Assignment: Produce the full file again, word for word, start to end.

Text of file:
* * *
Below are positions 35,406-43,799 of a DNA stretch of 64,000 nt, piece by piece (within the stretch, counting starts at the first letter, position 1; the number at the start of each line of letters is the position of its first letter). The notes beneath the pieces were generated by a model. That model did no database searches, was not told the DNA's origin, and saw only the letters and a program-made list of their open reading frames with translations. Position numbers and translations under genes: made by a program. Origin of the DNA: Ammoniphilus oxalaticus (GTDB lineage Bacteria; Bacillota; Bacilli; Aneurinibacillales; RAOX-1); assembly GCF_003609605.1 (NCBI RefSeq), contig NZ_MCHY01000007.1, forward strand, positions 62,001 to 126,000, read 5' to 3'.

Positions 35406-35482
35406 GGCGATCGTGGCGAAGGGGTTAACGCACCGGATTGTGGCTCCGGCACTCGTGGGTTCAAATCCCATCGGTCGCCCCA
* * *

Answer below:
Below are positions 35,406-43,799 of a DNA stretch of 64,000 nt, piece by piece (within the stretch, counting starts at the first letter, position 1; the number at the start of each line of letters is the position of its first letter). The notes beneath the pieces were generated by a model. That model did no database searches, was not told the DNA's origin, and saw only the letters and a program-made list of their open reading frames with translations. Position numbers and translations under genes: made by a program. Origin of the DNA: Ammoniphilus oxalaticus (GTDB lineage Bacteria; Bacillota; Bacilli; Aneurinibacillales; RAOX-1); assembly GCF_003609605.1 (NCBI RefSeq), contig NZ_MCHY01000007.1, forward strand, positions 62,001 to 126,000, read 5' to 3'.

Positions 35406-35482
35406 GGCGATCGTGGCGAAGGGGTTAACGCACCGGATTGTGGCTCCGGCACTCGTGGGTTCAAATCCCATCGGTCGCCCCA